«High-speed Railway»
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05 november

High-speed link between Europe and Asia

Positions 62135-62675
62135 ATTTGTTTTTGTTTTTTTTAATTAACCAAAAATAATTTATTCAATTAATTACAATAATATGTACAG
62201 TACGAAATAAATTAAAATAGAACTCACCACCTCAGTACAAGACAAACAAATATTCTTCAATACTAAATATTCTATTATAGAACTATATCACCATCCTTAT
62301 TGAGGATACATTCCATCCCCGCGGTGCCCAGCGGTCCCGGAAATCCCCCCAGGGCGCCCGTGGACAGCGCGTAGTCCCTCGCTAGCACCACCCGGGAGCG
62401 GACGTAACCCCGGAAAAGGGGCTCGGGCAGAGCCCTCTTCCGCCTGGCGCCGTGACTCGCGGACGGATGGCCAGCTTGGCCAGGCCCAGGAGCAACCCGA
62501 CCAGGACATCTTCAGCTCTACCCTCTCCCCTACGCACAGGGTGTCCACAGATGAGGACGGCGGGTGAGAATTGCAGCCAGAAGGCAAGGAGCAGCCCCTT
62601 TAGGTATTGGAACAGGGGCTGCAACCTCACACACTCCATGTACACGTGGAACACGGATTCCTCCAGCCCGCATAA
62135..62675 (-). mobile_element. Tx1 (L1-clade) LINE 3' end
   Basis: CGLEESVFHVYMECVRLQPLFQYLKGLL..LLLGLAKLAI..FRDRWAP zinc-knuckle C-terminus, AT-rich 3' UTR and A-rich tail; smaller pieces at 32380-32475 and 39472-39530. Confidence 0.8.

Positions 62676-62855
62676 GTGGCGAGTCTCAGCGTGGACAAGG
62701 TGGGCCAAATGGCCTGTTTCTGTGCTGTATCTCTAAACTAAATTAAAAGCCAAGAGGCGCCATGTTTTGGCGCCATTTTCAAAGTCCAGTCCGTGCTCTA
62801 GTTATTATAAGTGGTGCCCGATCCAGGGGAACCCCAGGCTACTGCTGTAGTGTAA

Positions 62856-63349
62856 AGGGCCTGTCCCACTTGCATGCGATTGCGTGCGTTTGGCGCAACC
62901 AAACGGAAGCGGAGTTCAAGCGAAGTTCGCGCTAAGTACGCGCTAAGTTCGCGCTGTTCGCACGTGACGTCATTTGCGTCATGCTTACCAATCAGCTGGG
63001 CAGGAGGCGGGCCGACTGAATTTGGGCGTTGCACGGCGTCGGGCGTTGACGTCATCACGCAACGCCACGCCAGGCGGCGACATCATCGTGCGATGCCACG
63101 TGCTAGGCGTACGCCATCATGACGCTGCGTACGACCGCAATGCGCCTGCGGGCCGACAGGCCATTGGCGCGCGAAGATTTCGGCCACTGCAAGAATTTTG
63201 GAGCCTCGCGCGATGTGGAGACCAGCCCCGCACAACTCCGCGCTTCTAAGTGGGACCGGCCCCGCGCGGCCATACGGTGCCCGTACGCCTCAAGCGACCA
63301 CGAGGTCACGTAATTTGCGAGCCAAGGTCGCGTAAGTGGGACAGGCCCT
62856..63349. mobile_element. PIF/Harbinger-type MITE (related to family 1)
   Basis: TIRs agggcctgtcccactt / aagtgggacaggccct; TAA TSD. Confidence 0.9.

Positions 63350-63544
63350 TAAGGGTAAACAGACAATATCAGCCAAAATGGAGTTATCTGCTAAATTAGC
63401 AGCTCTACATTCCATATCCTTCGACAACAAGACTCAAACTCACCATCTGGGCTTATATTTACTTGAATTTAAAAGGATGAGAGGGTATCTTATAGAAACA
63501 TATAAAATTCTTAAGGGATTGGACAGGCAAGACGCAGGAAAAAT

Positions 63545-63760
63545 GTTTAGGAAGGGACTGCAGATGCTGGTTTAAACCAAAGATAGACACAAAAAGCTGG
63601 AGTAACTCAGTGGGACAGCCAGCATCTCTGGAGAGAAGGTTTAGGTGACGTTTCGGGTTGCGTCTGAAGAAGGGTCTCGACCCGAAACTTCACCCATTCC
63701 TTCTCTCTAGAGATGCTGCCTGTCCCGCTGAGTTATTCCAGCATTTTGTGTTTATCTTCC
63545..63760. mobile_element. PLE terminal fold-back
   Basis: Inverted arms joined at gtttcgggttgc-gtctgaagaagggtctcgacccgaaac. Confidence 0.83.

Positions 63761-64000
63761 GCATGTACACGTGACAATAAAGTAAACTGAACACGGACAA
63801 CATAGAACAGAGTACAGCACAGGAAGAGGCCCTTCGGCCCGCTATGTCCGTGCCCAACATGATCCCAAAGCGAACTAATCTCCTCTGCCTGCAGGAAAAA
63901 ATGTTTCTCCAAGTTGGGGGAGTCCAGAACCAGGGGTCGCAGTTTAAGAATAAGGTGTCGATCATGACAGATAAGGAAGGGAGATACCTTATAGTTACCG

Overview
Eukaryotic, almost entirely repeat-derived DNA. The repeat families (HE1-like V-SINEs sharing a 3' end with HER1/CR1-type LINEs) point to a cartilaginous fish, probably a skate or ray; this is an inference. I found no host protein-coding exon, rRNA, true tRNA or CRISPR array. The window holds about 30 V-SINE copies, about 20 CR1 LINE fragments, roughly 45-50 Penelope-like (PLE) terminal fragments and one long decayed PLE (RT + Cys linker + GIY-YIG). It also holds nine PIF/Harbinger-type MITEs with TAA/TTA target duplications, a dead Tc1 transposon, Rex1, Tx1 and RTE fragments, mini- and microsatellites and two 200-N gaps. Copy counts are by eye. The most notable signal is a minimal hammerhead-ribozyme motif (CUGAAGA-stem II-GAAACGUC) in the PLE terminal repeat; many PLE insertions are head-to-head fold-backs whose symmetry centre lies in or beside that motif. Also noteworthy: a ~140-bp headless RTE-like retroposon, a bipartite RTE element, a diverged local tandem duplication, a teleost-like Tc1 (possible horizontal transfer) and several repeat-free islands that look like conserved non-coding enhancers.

The first high-speed railway line (HSR) construction project is taken to the design phase. Once the costs are clear, financial partner will be defined. The project has its history. All Russian railway executives sought to take Russia to the club of HSR countries. The first HSR project (Moscow-Saint Petersburg) with a dedicated high-speed track was developed by the Ministry of Communications in 1990s. Railwaymen do not like to remember the failure that resulted in financial losses for foreign investors, criminal proceedings and a huge pit of the would-be railway station in the centre of Saint Petersburg (later used to build Galereya shopping mall with over 300 stores, 10 cinema halls and a bowling club). However, the railway sector aspiration for high speeds had remained. Russian Railways, based on the Ministry of Communications, could, within five years, launch Moscow-Saint Petersburg line with the first eight high-speed trains, named Sapsans, supplied in 2008 by Siemens. Vladimir Yakunin, President of Russian Railways, called it “high-speed traffic” since the train design allows for acceleration up to 300 km/h. But as Sapsans use the same tracks as freight, passenger and suburban trains, they hardly move faster than the Soviet R200 express train, with a possible acceleration up to 250 km/h only on Okulovka-Malaya Vishera section, while other sections have a 220 km/h speed limits. The project, however, was recognised successful: Sapsans running between two Russia's largest cities took a substantial market share from air carriers. Flights between the two capitals are still popular, of course, but the air fare has dropped. The line now almost fully meets the consumer demand for land transportation. Therefore, investments in new high-speed links between Moscow and Saint Petersburg is not feasible so far. Engineers gain speed. HSR-2 between Moscow and Kazan, a “real” high-speed railway with a potential Yekaterinburg and Chelyabinsk extension, is currently a priority project. The long lasting story of public and interdepartmental discussions of HSR-2 unexpectedly ended up with an execution, this spring in Moscow, of a Russian-Chinese Memorandum of Cooperation, which gave the project a start. With Beijing as the terminal stop. Russian Government allocated funds for design works: the 2015 budget is RUB6 bn, and about RUB15 bn in 2016 (totally RUB 20.9bn). Estimated construction cost is currently RUB1.07 tn, and it will be updated only after the design is developed and approved by Glavgosexpertiza. Alexander Misharin, First Vice President of Russian Railways, who oversees the project, expects the works to be completed by the end of 2016. A Russian-Chinese project team has been set up to manage the design process and develop the project's legal and financial models. Sergey Nekrasov, First Vice President of Gazprombank, a project team member, told Kommersant that the team holds regular meetings in different formats in China or Russia. In October, the team had its fourth session in Chengdu, the capital of Sichuan. “We, the financiers, are sometimes envious of the technical subteam's impressing progress”, says Mr. Nekrasov. According to him, surveys are actively underway throughout the route of the would-be-line; Mosgiprotrans' and CREEC's specialists have already started drilling on 76 of 91 wells. Mr. Nekrasov says that at this phase the most important project task is to develop a detailed design and have it approved by Glavgosexpertiza. Only when fully ready, with clear engineering solutions and costs, the project can be presented to investors.“Now that design works are still in progress and costs are not yet updated, it is difficult to calculate potential return on investment and cash flows to define acceptable financing terms”, he notes. He adds that in Q1 2016 at the latest, High-Speed Rail Lines, Russian Railways' subsidiary responsible for the project, will announce and hold a bidding to select a team of project consultants to include a large bank, a Big Four consulting company and a legal advisor. Risk economy. Financiers from Russian and Chinese state-owned banks and financial institutions are currently discussing tentative approaches to intergovernmental cooperation on HSR-2 project. As Alexander Misharin stated earlier, cooperation will be in a PPP format: project construction and operation will be concession-based. Sergey Nekrasov affirms that the project may use a concession framework, however, both on the Russian and Chinese part, private partners are most likely to be represented by state-owned companies only. “The project's financial consultants are tasked, among other things, with the so-called market-sounding, i.e. to learn opinions and comments of potential investors in the project”, tells Mr. Nekrasov. “They should be interviewed to identify who are ready to enter projects with such payback period, whether they are ready to work in public-private framework, what risks they can accept and on what terms. After that, we will understand who will be the potential equity investor and who will invest in financial instruments: redeem bonds, issue guarantees and extend currency loans”. By the way, currency risk mitigation is one of the most challenging tasks to be solved by Russian and Chinese financial authorities. According to Sergey Nekrasov, given the project scale, the challenge is really great. “It has to be solved”, he underlines. “And it's not only about the volume or term: currently there are no appropriate instruments of long-term RUB/RMB currency risk hedging”. He says that Chinese companies are quite conservative, and to a large extent the issue resolution depends on the Russian party, since even the Russian Ministry of Finance and the Central Bank do not have a common strategy. According to Mr. Nekrasov, the first steps have been made, for example, the central banks of the two countries entered into a $24 bn currency swap contract in 2014. “In my opinion, Russian companies, banks or even the Government should be given a possibility to offer their RMB bonds at a Russian stock exchange, which has no limitations for that, and potentially at the Shanghai Stock Exchange. It would be logical to expect RUB offers from Chinese partners. Our bank is actively working on such algorithm. Trade transaction counterparties would then have currency available and would not suffer currency risks”, proposes Gazprombank's First Vice President. High-speed negotiations. Given the geopolitical nature of HSR-2, the project negotiations involve top political circles of the participant countries. On the Russia Calling Investment Forum in October, in answering the question of Dietrich Moeller, President of Siemens Russia, Russian President Vladimir Putin suggested that the German business should not only consider equipment and technology supply for the HSR, but the project financing in general. “Such large-scale projects as construction of a high-speed railway, in this case Moscow-Kazan section and further extensions, are not only about economic metrics and costs, including the cost of lending. It's a question to your Government rather than ours: if project participants have a limited access to European financing, we will not have many options left. And in this case, the Chinese financing proposal may be decisive”, said Vladimir Putin. Sergey Nekrasov from Gazprombank states that the doors for western partners "are not closed, but rather wide open”. Moreover, many experts believe that Russia now is in a good position for negotiation: there is a Chinese alternative to German technologies definitely preferred by the railway monopoly in recent years. On the other hand, in negotiating with Chinese partners Moscow can request better financing terms, since it can turn back to the western market, which still treats Russia as a promising site for its high-tech products. Given that Chinese economy has a huge potential and the project may be a strategic one for China, they may extend a long-term credit facility almost at any interest rate”, underlines Sergey Nekrasov. Chinese lending agreements, however, often bind the borrower by Chinese equipment supplies or other related terms. Financing, therefore, might be cheap on the surface, but bind the borrower with certain material provisions. According to Sergey Nekrasov, the Chinese party had offered Russia a cheap loan to finance the HSR design, but “luckily, at that phase Russia could engage its own financing sources and avoid tough commitments to the Chinese party”. The strategic partnership with China on HSR-2 implementation undoubtedly opens  long-term favourable perspectives both for direct parties of the future transactions and other Russian industries to be involved in the global project”, says Gazprombank's First Vice President. Russian Railways could launch Moscow-Saint Petersburg line with the first eight high-speed trains, named Sapsans, supplied in 2008 by Siemens. Source: Kommersant.